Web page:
“Online shopping over the Thanksgiving weekend continues to be more popular as retailers tout special holiday savings through their mobile apps and websites,” said Prosper’s Consumer Insights director Pam Goodfellow. “With limited budgets this year, holiday shoppers will continue to make very thoughtful decisions about when and where they shop the remainder of the season, making sure to compare prices and keep up with retailers’ advertisements for special sales.” 

IBM Digital Analytics Benchmark reported a 19.7 percent increase in ecommerce retail sales for Thanksgiving Day and a 18.9 percent increase for Black Friday, according to cloud-based data from 800 retailers. Additionally, retail sales made from a mobile device accounted for 25.8 percent of the total on Thanksgiving and 21.8 percent for Black Friday.  IBM noted that the average online order was $127.59 on Thanksgiving Day and this figure increased to $135.27 for Black Friday. As might be expected due to traffic congestion and crowd issues, IBM observed that the top five locations for online retail sales during the weekend were New York City, Atlanta, Los Angeles, Washington D.C. and Chicago.

"We're off to an incredibly fast start this Christmas season as retailers and consumers meet at the intersection of cloud, mobile and social platforms to both offer and take advantage of the best deals," said Jay Henderson, the strategy director of IBM Smarter Commerce. "It's clear that marketers are using cloud analytics technologies like the IBM Benchmark to better understand and act on real-time shopping trends. This year's winners will be those that can deliver seamless experiences to consumers wherever, whenever and however they choose to shop."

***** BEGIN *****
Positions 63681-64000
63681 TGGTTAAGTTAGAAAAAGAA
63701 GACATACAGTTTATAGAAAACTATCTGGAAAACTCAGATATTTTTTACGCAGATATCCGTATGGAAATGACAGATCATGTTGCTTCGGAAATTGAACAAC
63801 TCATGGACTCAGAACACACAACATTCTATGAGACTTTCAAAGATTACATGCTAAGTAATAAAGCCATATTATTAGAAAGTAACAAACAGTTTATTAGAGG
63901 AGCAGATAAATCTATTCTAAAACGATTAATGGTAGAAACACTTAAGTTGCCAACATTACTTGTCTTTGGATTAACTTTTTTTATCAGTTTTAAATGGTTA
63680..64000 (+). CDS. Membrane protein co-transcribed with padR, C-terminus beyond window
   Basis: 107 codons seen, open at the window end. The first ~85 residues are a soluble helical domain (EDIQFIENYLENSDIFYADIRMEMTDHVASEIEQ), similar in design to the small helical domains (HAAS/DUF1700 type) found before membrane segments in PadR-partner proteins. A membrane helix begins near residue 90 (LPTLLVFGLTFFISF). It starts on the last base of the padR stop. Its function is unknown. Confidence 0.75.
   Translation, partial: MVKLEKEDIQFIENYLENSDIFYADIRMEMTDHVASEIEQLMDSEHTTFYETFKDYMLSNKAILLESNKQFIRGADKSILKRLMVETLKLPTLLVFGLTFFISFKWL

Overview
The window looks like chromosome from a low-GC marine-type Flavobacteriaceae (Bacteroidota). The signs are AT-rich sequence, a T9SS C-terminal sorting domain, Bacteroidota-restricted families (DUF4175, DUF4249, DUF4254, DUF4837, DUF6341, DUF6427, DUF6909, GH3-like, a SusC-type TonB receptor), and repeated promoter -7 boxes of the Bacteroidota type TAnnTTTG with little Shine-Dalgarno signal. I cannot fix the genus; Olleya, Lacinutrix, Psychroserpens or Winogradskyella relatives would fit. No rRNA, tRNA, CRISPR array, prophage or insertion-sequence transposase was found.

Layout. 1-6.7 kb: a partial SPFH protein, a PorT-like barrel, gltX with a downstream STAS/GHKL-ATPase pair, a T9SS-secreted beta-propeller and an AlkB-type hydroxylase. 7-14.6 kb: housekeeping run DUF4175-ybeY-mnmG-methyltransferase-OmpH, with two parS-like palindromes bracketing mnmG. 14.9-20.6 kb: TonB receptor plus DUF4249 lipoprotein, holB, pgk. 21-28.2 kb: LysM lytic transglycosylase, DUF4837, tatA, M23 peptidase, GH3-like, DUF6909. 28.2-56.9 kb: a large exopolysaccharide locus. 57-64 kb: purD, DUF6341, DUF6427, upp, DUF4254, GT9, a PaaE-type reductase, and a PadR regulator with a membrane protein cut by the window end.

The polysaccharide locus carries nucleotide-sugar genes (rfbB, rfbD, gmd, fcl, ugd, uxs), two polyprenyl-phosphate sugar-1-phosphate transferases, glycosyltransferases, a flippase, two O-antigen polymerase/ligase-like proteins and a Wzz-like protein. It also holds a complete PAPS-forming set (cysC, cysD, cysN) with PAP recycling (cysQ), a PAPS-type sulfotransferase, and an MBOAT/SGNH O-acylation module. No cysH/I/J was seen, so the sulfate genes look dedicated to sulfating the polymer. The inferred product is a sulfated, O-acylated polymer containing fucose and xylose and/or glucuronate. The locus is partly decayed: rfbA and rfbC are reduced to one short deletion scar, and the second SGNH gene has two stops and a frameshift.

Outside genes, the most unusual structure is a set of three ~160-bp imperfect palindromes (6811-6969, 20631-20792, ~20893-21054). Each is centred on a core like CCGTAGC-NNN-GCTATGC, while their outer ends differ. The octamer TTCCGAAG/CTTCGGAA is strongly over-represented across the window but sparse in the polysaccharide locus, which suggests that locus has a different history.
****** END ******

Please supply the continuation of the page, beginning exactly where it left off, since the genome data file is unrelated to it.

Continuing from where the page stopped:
IBM revealed that Black Friday online sales at department stores jumped  61.4 percent year on year, with an average order value of $146.84, a gain of 15 percent from 2012. Online sales of apparel rose 50.4 percent on Black Friday with the average order value increasing 3.5 percent to $123.31.

Digital tracking firm comScore reported that online retail sales just on Black Friday rose 15 percent ‎year on year to $1.2 billion, which was the first day of the 2013 Christmas season to top $1 billion in sales.  Online spending surged 21 percent on Thanksgiving Day to $766 ‎million. From November 1 to 29, ecommerce retail rose 3 percent to $20.6 billion, according to comScore, but that relatively small increase was due to a late Thanksgiving weekend rather than  weaker sales growth.

"While Black Friday – and now Thanksgiving Day – is the traditional kick-off to the brick-and-mortar holiday shopping season, both days continue to grow in importance on the online channel," said Gian Fulgoni comScore's chairman. Fulgoni noted that 66 million consumers preferred to avoid the Black Friday crowds by shopping from the comfort of their own homes.

The most popular websites that shoppers visited during the holiday weekend were Amazon, eBay, Walmart, Best Buy and Target, with the apparel and accessories category representing the largest share of online sales at 28 percent of the total.

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Tags: black friday, comScore, Deena Taylor, NRF, retail, shoppertrak, Thanksgiving